First thoughts on redistricting.

I’m getting home too late to provide much in the way of useful commentary, but I really want to point to the redistricting plans that became public this evening. Just one week before they’re due to be voted on, we’re all getting our first look at them. (To be fair, I thought odds were good that they wouldn’t be public at all prior to the vote, so it could be worse.) So far only senate and house districts are available—no official, detailed congressional lines are public yet—and there’s been no time for proper analysis. In a nutshell, Senate Democrats drew the lines that benefit them, and House Republicans drew the lines that benefit them. If any of those benefit us, that’s just a happy coincidence.

VPAP has crunched some numbers, although I recommend skipping the confusing default charts and using the scatterplots, which are a better way to visualize the proposed changes.

Where I live, things would stay the same. I’d remain in the 58th house district, represented by Republican Rob Bell, and I’d remain in the 25th senate district, represented by Democrat Creigh Deeds. The 58th ends up distending to the west rather a long way—clear over the mountains to to Elkton, within spitting distance of Massanutten—linking two utterly unrelated communities. And although I’m very happy having Creigh as my senator, I think the fact that I’m going to remain in his district highlights one of the many problems with redistrict as it’s practiced. The 25th is ridiculous, and the proposed 25th looks even more ridiculous. There’s just no way that it makes sense for a senator who lives in Bath County to represent Albemarle County. But much of his existing constituency is here, and his fellow Democrats in the senate aren’t about to change that.

My assumption is that the final district boundaries are going to look very much like—if not precisely like—what we see here. I’d love to hear from folks about how their own district is going to be affected. What about your new boundaries don’t make any sense? Is there anything that’s improved?

23 thoughts on “First thoughts on redistricting.”

  1. I lose Ruff for Watkins, and trade in Abbitt for whoever is in the 61st.

    I didn’t like either of the previous people, so a change will be interesting. I didn’t say good.

    And DLS/LIS should seriously look at what went wrong today with their website. It sucked.

  2. Gah! Silverlight!? Really? Great… now our government is requiring proprietary spyware to view what should be public records.

    As for the district plans… they protect incumbents, and allow them to chose their voters; and a little more democracy is eroded every time.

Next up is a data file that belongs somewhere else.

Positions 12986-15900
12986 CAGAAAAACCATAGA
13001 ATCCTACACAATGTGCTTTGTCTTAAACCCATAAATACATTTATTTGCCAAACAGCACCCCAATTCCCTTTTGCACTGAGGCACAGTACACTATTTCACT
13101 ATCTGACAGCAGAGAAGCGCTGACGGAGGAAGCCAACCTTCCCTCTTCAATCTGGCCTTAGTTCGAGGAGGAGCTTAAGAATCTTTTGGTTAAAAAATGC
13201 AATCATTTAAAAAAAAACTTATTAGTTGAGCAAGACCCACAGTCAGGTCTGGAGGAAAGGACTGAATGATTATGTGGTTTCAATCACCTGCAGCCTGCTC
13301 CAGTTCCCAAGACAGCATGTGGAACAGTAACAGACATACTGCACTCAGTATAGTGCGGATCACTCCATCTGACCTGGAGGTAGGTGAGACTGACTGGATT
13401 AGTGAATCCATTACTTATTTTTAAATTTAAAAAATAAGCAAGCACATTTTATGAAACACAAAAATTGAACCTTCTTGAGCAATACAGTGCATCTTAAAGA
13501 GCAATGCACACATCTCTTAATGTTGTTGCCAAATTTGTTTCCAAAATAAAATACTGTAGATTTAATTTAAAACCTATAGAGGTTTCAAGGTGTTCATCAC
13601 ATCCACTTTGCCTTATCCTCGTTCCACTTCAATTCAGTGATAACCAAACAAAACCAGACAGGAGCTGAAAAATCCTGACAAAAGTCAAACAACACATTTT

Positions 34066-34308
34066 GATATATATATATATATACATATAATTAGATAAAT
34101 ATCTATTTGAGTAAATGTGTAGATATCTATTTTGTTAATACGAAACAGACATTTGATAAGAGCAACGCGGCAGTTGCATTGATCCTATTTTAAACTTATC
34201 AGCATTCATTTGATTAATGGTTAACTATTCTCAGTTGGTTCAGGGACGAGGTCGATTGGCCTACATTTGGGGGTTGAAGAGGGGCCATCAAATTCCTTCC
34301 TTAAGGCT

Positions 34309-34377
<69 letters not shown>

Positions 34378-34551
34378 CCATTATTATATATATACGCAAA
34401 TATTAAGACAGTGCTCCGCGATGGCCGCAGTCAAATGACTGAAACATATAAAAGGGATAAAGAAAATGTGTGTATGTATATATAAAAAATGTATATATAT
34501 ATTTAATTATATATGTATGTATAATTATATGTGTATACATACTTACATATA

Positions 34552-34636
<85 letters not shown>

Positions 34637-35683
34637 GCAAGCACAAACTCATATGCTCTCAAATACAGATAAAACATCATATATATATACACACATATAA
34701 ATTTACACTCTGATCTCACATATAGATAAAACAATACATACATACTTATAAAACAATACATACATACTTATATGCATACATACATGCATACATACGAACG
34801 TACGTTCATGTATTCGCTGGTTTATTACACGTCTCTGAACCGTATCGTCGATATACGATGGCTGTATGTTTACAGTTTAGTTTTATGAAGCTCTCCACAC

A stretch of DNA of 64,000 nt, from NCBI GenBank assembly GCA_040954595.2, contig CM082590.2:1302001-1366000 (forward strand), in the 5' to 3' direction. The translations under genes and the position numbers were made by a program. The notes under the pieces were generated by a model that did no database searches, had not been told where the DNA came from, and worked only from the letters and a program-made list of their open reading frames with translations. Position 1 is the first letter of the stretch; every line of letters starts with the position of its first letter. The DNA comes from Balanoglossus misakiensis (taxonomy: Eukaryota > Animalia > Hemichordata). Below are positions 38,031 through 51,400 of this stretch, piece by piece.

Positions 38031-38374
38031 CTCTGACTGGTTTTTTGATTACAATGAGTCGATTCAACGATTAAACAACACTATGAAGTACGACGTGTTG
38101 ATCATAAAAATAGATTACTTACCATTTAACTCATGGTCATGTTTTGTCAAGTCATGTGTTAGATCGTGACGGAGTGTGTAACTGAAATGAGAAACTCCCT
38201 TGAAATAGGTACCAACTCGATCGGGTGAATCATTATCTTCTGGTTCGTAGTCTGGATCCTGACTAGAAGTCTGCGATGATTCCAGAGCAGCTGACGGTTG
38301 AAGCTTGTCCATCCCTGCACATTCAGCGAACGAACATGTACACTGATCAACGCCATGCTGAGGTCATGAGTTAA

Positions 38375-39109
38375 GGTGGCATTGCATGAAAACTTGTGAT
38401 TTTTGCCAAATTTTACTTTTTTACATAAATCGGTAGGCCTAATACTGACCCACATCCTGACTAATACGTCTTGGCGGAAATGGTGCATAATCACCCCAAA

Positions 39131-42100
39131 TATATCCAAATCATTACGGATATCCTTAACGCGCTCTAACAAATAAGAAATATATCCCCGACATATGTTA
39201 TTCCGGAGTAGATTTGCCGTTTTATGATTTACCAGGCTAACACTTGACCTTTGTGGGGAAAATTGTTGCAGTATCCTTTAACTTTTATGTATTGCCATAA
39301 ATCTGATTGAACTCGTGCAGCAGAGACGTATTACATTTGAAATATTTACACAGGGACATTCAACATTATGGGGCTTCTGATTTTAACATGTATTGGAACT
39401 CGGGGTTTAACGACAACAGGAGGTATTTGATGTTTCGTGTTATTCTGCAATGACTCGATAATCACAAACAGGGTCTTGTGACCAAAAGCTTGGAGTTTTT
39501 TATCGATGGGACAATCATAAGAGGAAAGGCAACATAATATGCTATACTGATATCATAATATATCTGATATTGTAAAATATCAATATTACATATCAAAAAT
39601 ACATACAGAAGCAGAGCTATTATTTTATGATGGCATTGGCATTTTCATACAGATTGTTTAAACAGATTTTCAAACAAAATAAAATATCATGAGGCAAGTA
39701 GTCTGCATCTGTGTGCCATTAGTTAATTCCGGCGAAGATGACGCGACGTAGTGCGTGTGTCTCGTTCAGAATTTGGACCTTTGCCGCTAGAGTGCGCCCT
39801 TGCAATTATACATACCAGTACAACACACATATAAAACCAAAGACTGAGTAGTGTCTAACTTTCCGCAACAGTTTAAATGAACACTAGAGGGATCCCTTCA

3. I just noticed that these district lines don’t follow precinct lines. For instance, in Albemarle, the Stony Point precinct is divided in two by the Senate plan. That’s bizarre, a terrible idea, and one that I can’t support.

  4. Waldo, just wanted to bring a website issue to your attention. At the bottom of your blog is a picture with a link for more info. When I click on “more”, it takes me to a bunch of Viagra ads. Now, maybe it’s not a mistake, but if it is I thought you’d want to know. :)

  5. “I just noticed that these district lines don’t follow precinct lines. For instance, in Albemarle, the Stony Point precinct is divided in two by the Senate plan. That’s bizarre, a terrible idea, and one that I can’t support.”

    They never do perfectly. And there’s not necessarily much of a reason to do so — precinct boundaries get redrawn by local registrars in one municipality or another every single year.

  6. I agree with Sam regarding the precinct boundaries. Most localities are having to redraw their local voting districts right now, as well, and there are bound to be some split precincts in any county that is not wholly contained in one senate or house district. Pretty sure the state legislature will revisit these areas that changed locally next year and make some small changes to whatever redistricting plans they adopt in the next week or so.

  7. Thank you, Sarah! I had an infected file, though I had no idea about it. (The infected version is only supposed to be shown to Google’s bots—how lucky for me that you wound up seeing it.) I’ve got that fixed now.

  8. Mark, it happens with some degree of regularity in counties or cities with higher populations, higher population densities and especially larger population shifts as local registrars try to balance between having the fewest possible number of precincts to administer while also not ending up with any precincts with such a large population that they accidentally end up with voters still standing in line at 7 PM when polls are supposed to close and results are supposed to be tabulated and reported to the SBE.